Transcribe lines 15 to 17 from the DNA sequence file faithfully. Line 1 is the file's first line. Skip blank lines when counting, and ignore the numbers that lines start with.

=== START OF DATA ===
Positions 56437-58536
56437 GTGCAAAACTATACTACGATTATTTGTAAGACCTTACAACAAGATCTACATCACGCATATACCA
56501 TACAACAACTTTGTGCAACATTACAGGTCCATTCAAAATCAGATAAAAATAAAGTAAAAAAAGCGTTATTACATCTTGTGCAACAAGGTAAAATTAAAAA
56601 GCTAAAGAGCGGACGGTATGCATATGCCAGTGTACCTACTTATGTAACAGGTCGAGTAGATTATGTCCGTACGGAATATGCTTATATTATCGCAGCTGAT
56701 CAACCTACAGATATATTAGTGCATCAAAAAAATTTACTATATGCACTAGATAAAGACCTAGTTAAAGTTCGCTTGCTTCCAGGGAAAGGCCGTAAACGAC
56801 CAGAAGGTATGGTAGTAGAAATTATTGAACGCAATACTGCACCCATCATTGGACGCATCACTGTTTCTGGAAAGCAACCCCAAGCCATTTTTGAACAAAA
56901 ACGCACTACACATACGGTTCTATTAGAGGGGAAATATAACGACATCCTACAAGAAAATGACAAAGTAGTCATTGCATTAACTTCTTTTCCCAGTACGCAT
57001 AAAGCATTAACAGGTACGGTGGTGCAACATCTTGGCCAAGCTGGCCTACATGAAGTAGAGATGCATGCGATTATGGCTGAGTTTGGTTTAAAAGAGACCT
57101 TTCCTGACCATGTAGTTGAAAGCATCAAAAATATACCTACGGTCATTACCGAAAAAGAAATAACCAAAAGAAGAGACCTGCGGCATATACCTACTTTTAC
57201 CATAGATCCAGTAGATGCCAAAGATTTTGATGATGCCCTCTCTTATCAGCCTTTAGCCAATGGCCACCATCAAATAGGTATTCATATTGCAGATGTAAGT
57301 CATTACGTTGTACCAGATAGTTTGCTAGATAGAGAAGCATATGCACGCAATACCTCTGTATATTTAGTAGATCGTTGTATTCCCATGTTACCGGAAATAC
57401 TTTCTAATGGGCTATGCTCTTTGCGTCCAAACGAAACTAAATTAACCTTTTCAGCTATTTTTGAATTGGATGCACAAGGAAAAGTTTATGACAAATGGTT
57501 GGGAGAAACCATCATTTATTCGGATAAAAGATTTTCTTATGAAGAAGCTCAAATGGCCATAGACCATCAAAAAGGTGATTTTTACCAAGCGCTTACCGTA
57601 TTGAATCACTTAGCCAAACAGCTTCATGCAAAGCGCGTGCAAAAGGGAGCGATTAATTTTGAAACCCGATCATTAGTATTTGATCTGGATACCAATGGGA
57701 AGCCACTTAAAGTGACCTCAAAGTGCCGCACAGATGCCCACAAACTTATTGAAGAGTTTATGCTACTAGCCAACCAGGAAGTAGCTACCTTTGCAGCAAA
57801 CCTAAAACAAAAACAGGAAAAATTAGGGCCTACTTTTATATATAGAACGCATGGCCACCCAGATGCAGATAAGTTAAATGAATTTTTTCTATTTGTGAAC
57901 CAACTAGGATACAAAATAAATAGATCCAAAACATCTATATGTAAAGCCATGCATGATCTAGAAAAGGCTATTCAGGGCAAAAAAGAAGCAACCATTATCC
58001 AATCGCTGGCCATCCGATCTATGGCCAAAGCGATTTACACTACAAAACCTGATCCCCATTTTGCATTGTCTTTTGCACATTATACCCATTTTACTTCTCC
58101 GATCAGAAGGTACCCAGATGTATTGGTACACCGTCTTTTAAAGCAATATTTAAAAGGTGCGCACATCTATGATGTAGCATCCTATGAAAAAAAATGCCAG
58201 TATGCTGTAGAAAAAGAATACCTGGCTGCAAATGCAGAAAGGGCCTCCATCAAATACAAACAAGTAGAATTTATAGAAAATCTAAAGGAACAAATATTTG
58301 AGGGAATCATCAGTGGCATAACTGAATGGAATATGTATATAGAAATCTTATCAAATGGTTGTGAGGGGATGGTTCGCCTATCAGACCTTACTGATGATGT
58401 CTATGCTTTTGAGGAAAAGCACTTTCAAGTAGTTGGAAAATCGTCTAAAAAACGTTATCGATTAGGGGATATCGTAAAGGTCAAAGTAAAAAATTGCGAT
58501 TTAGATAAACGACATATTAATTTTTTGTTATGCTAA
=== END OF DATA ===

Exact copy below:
57701 AGCCACTTAAAGTGACCTCAAAGTGCCGCACAGATGCCCACAAACTTATTGAAGAGTTTATGCTACTAGCCAACCAGGAAGTAGCTACCTTTGCAGCAAA
57801 CCTAAAACAAAAACAGGAAAAATTAGGGCCTACTTTTATATATAGAACGCATGGCCACCCAGATGCAGATAAGTTAAATGAATTTTTTCTATTTGTGAAC
57901 CAACTAGGATACAAAATAAATAGATCCAAAACATCTATATGTAAAGCCATGCATGATCTAGAAAAGGCTATTCAGGGCAAAAAAGAAGCAACCATTATCC